From transparency laws to enemy lists

Contemporary politics requires raising lots of money.  But that is also a formula for corruption, with elected officials potentially giving pay-back to those who gave them money for their campaigns.  How can that be avoided?

One solution, found to be constitutionally dubious,  was to strictly limit the amount of money individuals can give to a political campaign.  Another, advocated by many conservatives, is to let people give what they want as long as “transparency” is maintained by making public the names of the donors.  That way if lawmakers pass bills that enrich certain donors, the bribery would be obvious.  So “transparency” has become part of most campaign finance laws.

But this has had an unintended consequence.  Donor lists are being used as enemy lists, allowing the government and private groups to go after people who have given money to certain individuals or causes, harassing and punishing donors for their politics and their beliefs. [Read more…]

Totalitarian discourse

Charles Krauthammer gives the name for handling disagreements by silencing and punishing those who hold opposing ideas:

The left is entering a new phase of ideological agitation — no longer trying to win the debate but stopping debate altogether, banishing from public discourse any and all opposition.The proper word for that attitude is totalitarian. It declares certain controversies over and visits serious consequences — from social ostracism to vocational defenestration — upon those who refuse to be silenced. [Read more…]

LBJ is back in favor

How the left hated Lyndon Baines Johnson back when I was in college!  “Hey, hey, LBJ, how many kids have you killed today?”  A version of MacbethMacbird, I believe was the title–accused him of killing Kennedy among other vile deeds.   He was hated because he waged the Vietnam War.  And yet  LBJ was the most liberal president in the post-war era, having passed more social programs than just about anyone since FDR, including the Civil Rights Bill, the various measures that constituted the  War on Poverty, and the ambitious government initiatives designed to create the Great Society.

But now LBJ is back in fashion among Democrats and others on the left, nostalgic for the way he could pass social programs. [Read more…]

Social conservatives rising in France

There is talk of a “French tea party,” as citizens alarmed at abortion, gay marriage, and other social issues are mobilizing politically and taking to the streets.  Something similar is happening in other European countries.  The movement is one of  social conservatism, not necessarily other kinds of conservatism, with the protesters often being fine with big government and controlled economics.  But still. . . [Read more…]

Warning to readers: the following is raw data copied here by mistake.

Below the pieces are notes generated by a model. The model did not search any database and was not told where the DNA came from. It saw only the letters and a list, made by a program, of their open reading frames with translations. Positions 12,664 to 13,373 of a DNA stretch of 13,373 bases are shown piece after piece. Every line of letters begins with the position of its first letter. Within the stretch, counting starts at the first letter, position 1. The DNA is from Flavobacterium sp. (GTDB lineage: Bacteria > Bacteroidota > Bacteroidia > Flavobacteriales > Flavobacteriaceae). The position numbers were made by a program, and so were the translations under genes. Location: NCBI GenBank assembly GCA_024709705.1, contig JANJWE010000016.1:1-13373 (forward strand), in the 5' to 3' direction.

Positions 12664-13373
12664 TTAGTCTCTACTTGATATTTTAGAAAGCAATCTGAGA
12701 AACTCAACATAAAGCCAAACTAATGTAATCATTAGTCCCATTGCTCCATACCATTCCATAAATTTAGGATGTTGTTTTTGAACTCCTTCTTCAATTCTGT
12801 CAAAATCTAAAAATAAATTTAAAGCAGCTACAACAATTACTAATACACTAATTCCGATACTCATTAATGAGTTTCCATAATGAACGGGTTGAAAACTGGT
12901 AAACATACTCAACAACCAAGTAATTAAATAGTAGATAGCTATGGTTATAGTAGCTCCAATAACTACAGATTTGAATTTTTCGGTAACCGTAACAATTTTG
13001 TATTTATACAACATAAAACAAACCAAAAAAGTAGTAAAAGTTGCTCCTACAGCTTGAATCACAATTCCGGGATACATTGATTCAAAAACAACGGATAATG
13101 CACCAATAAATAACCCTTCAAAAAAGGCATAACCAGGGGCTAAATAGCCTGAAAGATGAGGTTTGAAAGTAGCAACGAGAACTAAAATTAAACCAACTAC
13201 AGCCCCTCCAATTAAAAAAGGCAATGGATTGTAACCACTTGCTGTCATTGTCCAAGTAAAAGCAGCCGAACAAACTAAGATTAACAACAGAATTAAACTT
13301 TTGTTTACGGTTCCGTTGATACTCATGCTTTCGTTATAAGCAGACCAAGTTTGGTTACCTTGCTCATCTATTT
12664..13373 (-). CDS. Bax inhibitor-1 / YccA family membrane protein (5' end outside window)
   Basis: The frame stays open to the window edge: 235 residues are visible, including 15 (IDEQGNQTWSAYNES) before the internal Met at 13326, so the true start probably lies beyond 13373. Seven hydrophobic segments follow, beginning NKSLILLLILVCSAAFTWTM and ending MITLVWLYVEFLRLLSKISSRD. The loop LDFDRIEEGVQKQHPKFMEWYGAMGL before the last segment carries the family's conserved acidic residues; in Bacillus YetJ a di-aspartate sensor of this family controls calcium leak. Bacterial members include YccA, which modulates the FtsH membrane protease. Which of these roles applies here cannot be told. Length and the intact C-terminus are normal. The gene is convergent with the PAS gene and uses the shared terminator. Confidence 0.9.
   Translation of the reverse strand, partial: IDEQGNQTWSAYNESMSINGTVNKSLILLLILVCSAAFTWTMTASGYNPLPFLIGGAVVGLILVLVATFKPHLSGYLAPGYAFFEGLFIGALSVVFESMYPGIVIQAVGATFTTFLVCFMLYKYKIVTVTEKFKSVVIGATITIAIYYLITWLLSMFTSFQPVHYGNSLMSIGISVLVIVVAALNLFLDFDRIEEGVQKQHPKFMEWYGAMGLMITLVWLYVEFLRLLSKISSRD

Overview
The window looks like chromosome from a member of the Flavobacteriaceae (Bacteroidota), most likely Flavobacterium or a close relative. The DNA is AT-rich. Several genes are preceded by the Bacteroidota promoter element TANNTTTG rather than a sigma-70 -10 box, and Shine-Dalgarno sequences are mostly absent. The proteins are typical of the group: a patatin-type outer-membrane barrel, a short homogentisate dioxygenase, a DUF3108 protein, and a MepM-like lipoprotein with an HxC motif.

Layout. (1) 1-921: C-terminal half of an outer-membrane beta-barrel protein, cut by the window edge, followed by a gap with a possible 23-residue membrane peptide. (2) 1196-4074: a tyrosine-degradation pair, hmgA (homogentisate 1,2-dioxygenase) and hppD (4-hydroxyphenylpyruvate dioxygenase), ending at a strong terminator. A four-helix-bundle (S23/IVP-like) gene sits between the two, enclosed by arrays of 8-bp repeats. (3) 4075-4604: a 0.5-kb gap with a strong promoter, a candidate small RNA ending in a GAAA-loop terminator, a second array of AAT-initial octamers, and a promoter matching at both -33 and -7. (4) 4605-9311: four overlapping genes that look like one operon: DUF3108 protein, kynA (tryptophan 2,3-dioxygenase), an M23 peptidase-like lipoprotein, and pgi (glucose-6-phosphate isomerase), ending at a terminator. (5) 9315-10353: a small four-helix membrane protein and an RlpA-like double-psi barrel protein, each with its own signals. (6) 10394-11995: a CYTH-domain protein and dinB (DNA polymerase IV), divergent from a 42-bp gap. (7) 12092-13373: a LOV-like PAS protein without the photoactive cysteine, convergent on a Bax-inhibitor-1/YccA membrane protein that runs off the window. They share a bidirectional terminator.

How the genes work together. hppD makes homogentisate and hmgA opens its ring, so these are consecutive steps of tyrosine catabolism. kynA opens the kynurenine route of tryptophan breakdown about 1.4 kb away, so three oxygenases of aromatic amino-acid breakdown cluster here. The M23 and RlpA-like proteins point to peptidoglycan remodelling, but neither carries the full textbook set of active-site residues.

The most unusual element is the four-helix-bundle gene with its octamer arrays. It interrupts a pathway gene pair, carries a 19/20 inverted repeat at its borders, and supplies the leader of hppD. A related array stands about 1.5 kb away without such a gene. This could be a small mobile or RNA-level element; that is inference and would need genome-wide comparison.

GOP establishment wooing Jeb Bush

A number of Republican leaders and donors–motivated by pragmatism and looking for a candidate who is moderate enough to actually win the next presidential election–are trying to persuade Jeb Bush to run.  Of course, these are the same win-at-any-cost pragmatists who gave us Mitt Romney and John McCain.

Whatever the virtues of Jeb Bush, the Bush “brand” is surely a liability, and choosing candidates from a family dynasty is surely a monarchical instinct and unworthy of a free republic.  (The same holds true for Clintons and Kennedys.)  Or am I missing something? [Read more…]

You can now give to as many candidates as you want

The Supreme Court struck down the limits to the number of candidates a person is allowed to give money to and the total amount you are allowed to give.   Left standing is the limit a person can give to one candidate–$48,600–but the law had limited total giving to $123,200.  That meant that a donor wanting to give the maximum amount could only support nine candidates.

I know that critics of the ruling are claiming that this opens the door to political corruption and gives rich people the opportunity to buy candidates.  But are there any constitutional grounds for objecting to this ruling?  Aren’t limitations of political activity unconstitutional on the face of it? [Read more…]